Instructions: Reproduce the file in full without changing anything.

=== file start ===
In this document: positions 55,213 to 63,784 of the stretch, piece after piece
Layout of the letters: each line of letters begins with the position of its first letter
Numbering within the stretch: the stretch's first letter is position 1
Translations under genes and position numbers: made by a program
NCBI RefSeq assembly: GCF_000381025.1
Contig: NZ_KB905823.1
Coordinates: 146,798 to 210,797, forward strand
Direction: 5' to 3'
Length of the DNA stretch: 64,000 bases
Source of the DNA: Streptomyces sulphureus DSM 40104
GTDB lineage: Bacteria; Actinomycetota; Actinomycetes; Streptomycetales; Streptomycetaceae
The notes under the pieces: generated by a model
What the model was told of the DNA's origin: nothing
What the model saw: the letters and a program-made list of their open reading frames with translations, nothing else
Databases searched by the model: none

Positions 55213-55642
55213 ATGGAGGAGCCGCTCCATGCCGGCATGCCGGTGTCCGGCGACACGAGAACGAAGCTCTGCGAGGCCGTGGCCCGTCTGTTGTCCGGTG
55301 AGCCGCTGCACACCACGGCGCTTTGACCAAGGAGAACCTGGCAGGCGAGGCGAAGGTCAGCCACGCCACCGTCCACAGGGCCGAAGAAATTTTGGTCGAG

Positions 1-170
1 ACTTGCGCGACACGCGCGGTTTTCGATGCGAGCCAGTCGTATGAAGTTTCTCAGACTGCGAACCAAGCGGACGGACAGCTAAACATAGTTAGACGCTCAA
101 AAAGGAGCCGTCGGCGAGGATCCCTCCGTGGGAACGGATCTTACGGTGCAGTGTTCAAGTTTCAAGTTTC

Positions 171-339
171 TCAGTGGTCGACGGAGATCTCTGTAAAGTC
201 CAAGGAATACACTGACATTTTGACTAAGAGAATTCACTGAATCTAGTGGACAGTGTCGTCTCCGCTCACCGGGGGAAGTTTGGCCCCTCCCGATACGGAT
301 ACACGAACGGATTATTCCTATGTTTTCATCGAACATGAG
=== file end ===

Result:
In this document: positions 55,213 to 63,784 of the stretch, piece after piece
Layout of the letters: each line of letters begins with the position of its first letter
Numbering within the stretch: the stretch's first letter is position 1
Translations under genes and position numbers: made by a program
NCBI RefSeq assembly: GCF_000381025.1
Contig: NZ_KB905823.1
Coordinates: 146,798 to 210,797, forward strand
Direction: 5' to 3'
Length of the DNA stretch: 64,000 bases
Source of the DNA: Streptomyces sulphureus DSM 40104
GTDB lineage: Bacteria; Actinomycetota; Actinomycetes; Streptomycetales; Streptomycetaceae
The notes under the pieces: generated by a model
What the model was told of the DNA's origin: nothing
What the model saw: the letters and a program-made list of their open reading frames with translations, nothing else
Databases searched by the model: none

Positions 55213-55642
55213 ATGGAGGAGCCGCTCCATGCCGGCATGCCGGTGTCCGGCGACACGAGAACGAAGCTCTGCGAGGCCGTGGCCCGTCTGTTGTCCGGTG
55301 AGCCGCTGCACACCACGGCGCTTTGACCAAGGAGAACCTGGCAGGCGAGGCGAAGGTCAGCCACGCCACCGTCCACAGGGCCGAAGAAATTTTGGTCGAG

Positions 1-170
1 ACTTGCGCGACACGCGCGGTTTTCGATGCGAGCCAGTCGTATGAAGTTTCTCAGACTGCGAACCAAGCGGACGGACAGCTAAACATAGTTAGACGCTCAA
101 AAAGGAGCCGTCGGCGAGGATCCCTCCGTGGGAACGGATCTTACGGTGCAGTGTTCAAGTTTCAAGTTTC

Positions 171-339
171 TCAGTGGTCGACGGAGATCTCTGTAAAGTC
201 CAAGGAATACACTGACATTTTGACTAAGAGAATTCACTGAATCTAGTGGACAGTGTCGTCTCCGCTCACCGGGGGAAGTTTGGCCCCTCCCGATACGGAT
301 ACACGAACGGATTATTCCTATGTTTTCATCGAACATGAG